Virtual Server and Virtual PC differences – today’s triva

Ben posted up an article a few days ago about the amount of Video Memory in the emulated S3 Trio graphics adapter under Virtual PC. His answer – 8MB. Obviously there are a number of differences between Virtual Server 2005 (R2) and Virtual PC 2004 in terms of emulated hardware, most of which are well documented (sound, SCSI etc). As a rule, I use Virtual Server 2005 for everything in my testing – very rare is it that I fire up Virtual PC. I’ve been asked in the past several times how much memory is supported by the S3 Trio adapter emulated under Virtual Server – the answer I give is 4MB (which it is). I’ve always assumed so far that it was the same between both environments without checking into this. As you can see, it isn’t. However, in a production virtual server environment, 4MB is ample for most purposes obviously. One of those things to file for next time you’re playing Virtual Trivial Persuit with your colleagues… or is that just me 😉

Comments (4)

  1. will says:

    Interesting, do you use virtual server for any production uses? When does that apply? Are resources impacted by using virtual pc?

  2. Hi Will. Not sure I understand quite what you’re asking. Personally, yes I use Virtual Server for production use, very heavily actually, to support my home infrastructure. We (Microsoft) also use Virtual Server in production – I posted up a blog entry a little while ago with some more details on that. It the question about resources and Virtual PC I wasn’t quite clear on. For production use, Virtual PC is not supported – test and development only. Obviously any Virtual Machine (regardless of Virtual Server vs Virtual PC) uses host resources – was there something specific you wanted clarifying?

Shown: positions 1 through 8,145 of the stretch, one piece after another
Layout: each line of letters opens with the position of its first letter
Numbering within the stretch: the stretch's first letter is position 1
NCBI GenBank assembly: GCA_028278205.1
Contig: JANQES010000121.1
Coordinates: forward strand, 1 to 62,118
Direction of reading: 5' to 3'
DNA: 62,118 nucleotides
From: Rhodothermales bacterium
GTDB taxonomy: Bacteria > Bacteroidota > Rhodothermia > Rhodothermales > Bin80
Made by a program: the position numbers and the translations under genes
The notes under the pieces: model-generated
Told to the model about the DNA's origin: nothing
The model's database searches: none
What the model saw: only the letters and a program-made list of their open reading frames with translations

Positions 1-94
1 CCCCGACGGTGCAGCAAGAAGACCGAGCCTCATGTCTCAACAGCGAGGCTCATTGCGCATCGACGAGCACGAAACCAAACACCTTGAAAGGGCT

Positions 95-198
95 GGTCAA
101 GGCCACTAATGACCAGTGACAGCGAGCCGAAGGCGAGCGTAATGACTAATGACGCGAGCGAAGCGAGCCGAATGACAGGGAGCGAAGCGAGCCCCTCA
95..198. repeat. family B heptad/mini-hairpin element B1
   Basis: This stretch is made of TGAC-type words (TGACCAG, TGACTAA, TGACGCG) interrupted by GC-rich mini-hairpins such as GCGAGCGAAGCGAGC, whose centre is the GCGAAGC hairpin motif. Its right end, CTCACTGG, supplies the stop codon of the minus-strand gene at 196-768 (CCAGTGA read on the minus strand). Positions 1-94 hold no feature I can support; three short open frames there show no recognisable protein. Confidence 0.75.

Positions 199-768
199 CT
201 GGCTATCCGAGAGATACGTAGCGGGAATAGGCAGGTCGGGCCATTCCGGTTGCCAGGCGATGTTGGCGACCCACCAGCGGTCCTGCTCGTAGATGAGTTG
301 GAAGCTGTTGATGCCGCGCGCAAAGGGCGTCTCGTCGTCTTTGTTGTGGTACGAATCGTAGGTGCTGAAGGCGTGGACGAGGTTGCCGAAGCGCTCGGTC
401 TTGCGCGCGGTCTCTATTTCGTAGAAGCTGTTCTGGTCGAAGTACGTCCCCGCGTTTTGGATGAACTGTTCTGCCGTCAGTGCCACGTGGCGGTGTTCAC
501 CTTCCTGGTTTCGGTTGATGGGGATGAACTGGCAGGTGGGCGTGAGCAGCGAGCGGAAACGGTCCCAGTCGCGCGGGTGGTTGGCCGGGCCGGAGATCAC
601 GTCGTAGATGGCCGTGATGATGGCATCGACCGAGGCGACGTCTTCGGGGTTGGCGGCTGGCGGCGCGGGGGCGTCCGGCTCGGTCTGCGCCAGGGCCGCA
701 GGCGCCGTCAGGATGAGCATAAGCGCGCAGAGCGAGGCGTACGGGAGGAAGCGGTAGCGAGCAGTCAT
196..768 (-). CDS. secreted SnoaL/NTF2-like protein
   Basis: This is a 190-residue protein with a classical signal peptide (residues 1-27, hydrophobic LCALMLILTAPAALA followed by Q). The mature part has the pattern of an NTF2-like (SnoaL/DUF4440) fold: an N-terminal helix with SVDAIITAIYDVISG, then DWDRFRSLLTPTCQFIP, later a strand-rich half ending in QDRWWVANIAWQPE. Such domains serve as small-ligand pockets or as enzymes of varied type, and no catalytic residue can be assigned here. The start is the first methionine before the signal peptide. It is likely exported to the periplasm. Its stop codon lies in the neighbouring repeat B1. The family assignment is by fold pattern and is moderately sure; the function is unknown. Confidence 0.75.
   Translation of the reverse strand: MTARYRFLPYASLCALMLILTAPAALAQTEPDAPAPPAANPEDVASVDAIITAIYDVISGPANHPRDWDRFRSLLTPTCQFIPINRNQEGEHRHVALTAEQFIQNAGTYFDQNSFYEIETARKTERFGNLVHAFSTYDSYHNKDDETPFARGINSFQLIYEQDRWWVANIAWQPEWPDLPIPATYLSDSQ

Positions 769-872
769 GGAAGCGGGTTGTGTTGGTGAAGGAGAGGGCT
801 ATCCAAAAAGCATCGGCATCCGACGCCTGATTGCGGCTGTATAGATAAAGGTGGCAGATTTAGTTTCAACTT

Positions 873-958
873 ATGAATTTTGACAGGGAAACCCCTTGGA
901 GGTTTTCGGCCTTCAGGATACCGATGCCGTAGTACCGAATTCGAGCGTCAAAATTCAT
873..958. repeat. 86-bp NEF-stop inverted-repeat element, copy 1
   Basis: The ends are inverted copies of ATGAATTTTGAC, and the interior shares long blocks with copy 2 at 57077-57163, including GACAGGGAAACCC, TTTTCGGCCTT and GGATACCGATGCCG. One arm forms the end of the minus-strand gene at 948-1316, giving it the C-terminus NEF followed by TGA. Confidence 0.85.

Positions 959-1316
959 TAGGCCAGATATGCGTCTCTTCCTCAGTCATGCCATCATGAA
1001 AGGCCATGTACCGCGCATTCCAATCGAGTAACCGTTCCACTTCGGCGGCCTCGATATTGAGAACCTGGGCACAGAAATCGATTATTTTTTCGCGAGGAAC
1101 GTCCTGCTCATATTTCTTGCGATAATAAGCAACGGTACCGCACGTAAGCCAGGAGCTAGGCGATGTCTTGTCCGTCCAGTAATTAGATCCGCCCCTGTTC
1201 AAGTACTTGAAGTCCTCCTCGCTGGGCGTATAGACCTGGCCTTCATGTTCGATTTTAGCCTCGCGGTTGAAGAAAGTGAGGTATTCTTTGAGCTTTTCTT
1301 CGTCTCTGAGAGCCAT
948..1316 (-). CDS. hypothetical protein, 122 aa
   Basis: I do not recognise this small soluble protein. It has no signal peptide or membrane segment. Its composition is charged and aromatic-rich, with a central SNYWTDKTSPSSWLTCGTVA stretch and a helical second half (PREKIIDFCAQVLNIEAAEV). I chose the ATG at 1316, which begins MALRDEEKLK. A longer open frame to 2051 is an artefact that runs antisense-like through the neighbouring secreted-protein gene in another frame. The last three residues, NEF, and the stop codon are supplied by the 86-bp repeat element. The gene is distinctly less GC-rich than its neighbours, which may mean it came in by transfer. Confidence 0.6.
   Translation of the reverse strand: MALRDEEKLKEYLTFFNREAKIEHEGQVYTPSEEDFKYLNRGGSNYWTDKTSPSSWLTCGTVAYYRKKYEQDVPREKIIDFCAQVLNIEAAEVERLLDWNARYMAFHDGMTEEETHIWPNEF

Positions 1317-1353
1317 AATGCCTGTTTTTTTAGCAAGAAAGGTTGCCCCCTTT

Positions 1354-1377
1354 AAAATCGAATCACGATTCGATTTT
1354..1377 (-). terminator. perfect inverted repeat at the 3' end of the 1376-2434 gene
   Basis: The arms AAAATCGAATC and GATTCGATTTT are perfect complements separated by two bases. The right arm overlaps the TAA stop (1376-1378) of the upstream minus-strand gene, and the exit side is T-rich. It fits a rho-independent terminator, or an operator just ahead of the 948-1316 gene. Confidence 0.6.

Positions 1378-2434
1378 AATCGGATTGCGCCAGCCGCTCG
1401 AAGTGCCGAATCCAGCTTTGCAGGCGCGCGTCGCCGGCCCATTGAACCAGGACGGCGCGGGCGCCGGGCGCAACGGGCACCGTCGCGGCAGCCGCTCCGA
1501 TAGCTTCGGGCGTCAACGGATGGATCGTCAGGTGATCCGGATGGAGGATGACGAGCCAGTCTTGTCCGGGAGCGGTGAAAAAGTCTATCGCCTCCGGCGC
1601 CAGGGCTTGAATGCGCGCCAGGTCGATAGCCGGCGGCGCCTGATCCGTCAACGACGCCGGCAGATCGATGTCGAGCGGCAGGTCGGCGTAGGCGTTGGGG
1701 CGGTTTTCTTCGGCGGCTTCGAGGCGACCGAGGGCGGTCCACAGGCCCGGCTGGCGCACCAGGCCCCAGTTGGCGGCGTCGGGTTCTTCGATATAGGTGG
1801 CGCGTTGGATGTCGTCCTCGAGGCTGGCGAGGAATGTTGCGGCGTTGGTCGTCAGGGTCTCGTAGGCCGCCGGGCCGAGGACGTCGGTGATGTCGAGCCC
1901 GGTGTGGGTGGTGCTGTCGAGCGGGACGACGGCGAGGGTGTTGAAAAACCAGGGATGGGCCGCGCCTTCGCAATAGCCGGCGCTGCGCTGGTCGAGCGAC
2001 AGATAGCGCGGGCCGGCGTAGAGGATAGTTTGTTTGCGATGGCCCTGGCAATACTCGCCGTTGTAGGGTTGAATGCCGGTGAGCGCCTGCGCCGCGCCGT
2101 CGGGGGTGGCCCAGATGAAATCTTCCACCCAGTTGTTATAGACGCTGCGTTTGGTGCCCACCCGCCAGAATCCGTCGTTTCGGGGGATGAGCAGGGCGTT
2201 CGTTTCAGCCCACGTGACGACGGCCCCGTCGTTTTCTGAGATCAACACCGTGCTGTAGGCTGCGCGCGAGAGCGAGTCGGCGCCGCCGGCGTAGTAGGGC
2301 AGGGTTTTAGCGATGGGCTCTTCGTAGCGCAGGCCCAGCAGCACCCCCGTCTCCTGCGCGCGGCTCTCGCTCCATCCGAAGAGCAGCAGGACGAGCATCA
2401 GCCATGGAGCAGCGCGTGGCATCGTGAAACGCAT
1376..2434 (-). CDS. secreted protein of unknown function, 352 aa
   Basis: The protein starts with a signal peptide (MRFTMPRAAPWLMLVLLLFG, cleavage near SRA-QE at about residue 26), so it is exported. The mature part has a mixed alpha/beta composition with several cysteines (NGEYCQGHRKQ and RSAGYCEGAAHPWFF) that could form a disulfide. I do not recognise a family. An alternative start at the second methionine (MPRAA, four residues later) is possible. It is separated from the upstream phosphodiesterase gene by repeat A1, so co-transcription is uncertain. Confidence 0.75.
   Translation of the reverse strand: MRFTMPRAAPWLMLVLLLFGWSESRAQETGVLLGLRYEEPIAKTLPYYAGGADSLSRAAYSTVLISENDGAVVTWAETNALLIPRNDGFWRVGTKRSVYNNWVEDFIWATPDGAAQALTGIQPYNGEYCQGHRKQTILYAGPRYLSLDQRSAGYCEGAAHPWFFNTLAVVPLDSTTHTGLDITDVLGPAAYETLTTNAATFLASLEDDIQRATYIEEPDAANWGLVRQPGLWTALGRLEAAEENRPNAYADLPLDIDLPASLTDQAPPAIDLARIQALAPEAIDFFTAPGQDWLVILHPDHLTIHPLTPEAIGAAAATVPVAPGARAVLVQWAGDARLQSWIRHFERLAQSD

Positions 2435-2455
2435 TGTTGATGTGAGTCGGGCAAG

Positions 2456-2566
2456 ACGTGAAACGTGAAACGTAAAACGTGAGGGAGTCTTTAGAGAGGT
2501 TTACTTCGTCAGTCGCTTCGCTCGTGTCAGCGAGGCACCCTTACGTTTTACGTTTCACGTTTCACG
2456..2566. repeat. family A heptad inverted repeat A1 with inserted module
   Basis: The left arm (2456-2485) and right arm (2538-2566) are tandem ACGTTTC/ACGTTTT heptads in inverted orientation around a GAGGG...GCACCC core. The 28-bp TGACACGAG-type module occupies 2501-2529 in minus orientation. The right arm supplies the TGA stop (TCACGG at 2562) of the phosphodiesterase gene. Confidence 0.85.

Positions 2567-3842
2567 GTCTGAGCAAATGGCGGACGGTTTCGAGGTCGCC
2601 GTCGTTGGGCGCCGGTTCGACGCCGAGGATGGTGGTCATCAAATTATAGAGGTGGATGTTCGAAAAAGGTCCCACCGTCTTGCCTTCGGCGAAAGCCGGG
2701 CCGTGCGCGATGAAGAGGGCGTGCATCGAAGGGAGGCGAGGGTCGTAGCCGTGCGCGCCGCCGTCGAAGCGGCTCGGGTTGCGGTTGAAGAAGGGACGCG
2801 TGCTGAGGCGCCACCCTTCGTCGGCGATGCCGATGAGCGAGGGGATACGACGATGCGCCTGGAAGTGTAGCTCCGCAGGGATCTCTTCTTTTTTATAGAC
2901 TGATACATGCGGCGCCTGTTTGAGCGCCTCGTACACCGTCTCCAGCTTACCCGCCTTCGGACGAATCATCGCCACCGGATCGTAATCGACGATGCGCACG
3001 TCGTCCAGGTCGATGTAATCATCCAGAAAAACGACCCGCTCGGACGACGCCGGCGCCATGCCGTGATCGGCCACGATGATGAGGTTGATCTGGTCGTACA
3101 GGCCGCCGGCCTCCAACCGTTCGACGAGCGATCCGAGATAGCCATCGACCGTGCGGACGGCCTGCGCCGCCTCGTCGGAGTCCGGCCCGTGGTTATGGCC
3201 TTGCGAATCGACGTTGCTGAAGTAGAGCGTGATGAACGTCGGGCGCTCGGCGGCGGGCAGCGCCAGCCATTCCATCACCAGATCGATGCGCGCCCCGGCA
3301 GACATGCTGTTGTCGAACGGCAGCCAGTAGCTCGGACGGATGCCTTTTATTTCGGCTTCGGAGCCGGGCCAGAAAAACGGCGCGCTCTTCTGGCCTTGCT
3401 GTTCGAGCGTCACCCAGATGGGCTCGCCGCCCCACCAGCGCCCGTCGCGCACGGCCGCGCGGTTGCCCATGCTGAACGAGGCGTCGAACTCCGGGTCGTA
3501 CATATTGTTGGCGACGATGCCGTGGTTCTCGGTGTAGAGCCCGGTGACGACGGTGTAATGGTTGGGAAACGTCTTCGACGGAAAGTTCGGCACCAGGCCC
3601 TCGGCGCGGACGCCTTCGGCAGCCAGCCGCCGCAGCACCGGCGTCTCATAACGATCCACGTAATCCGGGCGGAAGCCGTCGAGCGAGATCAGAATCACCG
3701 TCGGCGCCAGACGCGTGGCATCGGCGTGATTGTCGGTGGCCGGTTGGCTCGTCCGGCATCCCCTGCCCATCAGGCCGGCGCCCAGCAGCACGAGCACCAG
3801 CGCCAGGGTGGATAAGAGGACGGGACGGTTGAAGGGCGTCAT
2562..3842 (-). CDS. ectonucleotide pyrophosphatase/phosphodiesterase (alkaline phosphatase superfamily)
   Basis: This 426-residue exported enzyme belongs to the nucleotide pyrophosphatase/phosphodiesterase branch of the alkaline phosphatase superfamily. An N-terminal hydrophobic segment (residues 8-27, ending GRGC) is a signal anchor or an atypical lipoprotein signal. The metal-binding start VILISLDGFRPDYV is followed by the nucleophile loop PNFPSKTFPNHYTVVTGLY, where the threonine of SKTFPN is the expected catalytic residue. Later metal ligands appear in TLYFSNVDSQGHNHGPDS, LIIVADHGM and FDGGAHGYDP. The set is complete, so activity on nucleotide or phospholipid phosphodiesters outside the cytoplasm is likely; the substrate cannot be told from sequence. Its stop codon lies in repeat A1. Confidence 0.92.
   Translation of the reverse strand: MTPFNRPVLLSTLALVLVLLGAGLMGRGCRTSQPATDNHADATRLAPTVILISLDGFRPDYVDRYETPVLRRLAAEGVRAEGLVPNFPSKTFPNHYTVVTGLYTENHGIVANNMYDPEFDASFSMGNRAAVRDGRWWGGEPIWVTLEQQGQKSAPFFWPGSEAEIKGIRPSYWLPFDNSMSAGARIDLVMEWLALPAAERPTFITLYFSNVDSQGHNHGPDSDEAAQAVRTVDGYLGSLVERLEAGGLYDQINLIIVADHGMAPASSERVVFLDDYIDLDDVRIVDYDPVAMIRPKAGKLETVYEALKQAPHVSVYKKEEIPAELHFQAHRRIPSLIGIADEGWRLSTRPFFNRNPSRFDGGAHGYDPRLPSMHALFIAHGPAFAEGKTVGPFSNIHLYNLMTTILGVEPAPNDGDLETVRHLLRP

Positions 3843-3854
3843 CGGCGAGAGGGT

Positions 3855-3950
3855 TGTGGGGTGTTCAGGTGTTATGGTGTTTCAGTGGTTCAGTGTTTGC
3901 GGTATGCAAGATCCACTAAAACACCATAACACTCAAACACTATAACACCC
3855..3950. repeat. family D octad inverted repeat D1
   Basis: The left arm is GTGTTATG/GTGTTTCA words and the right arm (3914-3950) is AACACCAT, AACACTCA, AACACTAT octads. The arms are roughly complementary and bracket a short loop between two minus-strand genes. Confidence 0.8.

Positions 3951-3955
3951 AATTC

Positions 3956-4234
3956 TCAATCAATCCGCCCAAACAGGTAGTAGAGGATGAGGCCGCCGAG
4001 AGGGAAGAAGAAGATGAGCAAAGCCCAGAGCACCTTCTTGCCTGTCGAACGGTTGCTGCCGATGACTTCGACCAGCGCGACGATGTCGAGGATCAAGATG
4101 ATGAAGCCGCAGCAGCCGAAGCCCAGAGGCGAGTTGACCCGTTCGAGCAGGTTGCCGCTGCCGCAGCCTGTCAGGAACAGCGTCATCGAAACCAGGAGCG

3. Rob Durkin says:

    I’m wondering, will the virtual PC-like component in Windows Vista (Enterprise) be supported for ‘production’ use? I mean, say you have an app that won’t run under Vista, so you create a WinXP VM, to run the legacy app. Will that situation be supported? Just curious. This virtualization wave we are going through raises some interesting questions…

  4. Rob – as I understand it, yes, this will be the case, but please bear in mind that no formal statement has been made that I have seen – this is my personal view and understanding of the landscape as I see it from within Microsoft. Virtualisation included in Windows Vista will be to ensure backwards compatability with applications which don’t run natively within Windows Vista itself, in the same way as for NT4 applications in Virtual PC running on a Windows XP host (albeit that NT4 support has now expired).